EDINBURG — A rotor ambulance navigated by GPS and boasting a speed of about 140 miles per hour will again provide air supported emergency service in Hidalgo County.
Hidalgo County EMS-South Texas Air Med marked the start of the rotor ambulance, or ambulance by air, with a ribbon cutting at South Texas International Airport at Edinburg on Tuesday morning. Fire department, law enforcement and city officials were among the crowd celebrating the service’s significance to the city and county.
This is the only air ambulance in Hidalgo County, Paul Vazaldua said, vice president of organizational leadership and government affairs. Hidalgo County was left without this service after Missouri-based Air Evac Lifeteam stopped operations in the region earlier this year.
“I believe that it’s very important that the community understands that this is a service that is available to anyone that may need it, and that is a blessing for South Texas,” Vazaldua said.
Two local legislators played integral roles in bringing the air ambulance to Hidalgo County.
SB500 helped fund the service, with about $5 million poured into airports for emergency services, among other things. State Sen. Juan “Chuy” Hinojosa co-authored the bill as the chairman of the Senate Finance Committee.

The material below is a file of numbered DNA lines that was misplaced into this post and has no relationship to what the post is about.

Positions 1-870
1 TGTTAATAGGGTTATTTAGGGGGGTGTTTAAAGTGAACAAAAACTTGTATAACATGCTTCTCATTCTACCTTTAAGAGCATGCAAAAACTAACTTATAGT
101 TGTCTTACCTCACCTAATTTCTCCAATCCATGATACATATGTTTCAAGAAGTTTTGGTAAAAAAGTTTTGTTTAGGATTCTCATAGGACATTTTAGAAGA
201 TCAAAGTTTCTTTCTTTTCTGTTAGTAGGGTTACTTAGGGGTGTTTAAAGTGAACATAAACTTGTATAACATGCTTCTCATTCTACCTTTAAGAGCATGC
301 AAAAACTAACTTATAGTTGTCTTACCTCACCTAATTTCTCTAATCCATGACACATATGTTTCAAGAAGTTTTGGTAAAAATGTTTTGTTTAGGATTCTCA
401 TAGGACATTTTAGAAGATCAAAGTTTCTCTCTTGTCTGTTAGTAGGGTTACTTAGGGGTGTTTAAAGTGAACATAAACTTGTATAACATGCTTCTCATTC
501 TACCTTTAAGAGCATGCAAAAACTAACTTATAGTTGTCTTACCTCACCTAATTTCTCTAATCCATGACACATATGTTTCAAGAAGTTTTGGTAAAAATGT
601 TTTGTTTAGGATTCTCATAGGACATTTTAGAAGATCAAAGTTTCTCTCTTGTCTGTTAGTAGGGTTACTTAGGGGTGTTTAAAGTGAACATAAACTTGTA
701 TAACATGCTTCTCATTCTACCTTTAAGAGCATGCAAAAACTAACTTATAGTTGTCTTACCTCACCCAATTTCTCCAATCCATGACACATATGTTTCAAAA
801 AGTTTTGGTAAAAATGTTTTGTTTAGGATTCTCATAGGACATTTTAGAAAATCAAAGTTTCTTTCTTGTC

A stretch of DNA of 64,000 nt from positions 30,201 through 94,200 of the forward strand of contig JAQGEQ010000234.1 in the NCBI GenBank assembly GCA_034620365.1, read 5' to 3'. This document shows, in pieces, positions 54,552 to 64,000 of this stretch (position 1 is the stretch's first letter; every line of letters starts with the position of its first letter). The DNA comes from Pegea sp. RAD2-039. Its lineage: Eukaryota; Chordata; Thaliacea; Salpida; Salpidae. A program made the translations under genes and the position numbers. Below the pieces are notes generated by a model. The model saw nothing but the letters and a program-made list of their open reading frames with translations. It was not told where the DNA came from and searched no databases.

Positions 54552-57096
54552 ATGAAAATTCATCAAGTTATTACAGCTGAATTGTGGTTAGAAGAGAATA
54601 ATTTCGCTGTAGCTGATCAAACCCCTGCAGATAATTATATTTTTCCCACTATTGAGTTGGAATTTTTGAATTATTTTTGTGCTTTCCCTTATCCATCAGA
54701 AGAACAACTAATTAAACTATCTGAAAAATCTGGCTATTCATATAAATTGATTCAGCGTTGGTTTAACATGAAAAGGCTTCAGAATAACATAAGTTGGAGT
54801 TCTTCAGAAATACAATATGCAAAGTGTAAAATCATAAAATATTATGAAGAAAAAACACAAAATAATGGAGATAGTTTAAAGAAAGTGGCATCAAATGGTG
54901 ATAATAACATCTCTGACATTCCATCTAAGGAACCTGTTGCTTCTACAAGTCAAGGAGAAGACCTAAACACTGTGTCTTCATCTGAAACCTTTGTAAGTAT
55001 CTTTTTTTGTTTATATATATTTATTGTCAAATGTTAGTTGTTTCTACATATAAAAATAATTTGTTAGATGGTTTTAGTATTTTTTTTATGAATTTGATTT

State Rep. Terry Canales also supported and helped secure funding for the air ambulance through legislation.
Canales, who attended Tuesday’s ceremony, said the location is “ideally situated” to serve the county’s needs and is the next step for a Level 1 trauma center in the area during his remarks. Various law enforcement agencies house their resources in the airport, which is located by U.S. Highway 281. The airport serves as a base for the Texas Department of Public Safety, U.S Customs and Border Patrol and other federal and state agencies, he said.
“The reality is today, we are taking a milestone leap into the future … you’re watching the beginning of the infrastructure that is necessary for South Texas to provide the services that are necessary to protect its citizens. If we do not invest in the infrastructure today, the progress that we see will stop,” Canales said.
This is in accordance with the “golden hour,” or the time following a traumatic injury in which the first hour is crucial for a patient to survive.
“In the quest for Trauma (level) 1 designation, a very key component is the ability to airlift patients quickly and timely, so this is one big move toward that goal,” South Texas International Airport Advisory Board Chairman Patrick Eronini said.
Chief Administrative Officer Kenneth Ponce said he expects at least one or two calls for the air ambulance during a 24 hour period.
“The use of rotor services when needed reduces the mortality rate by at least 60 percent,” he said referring to na-tional surveys and the need for air ambulance during the “golden hour.”
The “vastness” of the region makes this a challenge to transport the injured to a health care center, which highlights the need for an air ambulance, Ponce said.
Flight paramedic Louis Corbeil said the helicopter will have additional treatment resources along with health professionals certified for flight and trained in critical care.
“People think that we’re just a rapid transport, and we definitely bring a lot more to the table,” he said.
For instance, they will carry a drug called TXA, or tranexamic acid, which helps with clotting for bleeding, he said. Corbeil said they also carry other medications and are trained to for emergency situations.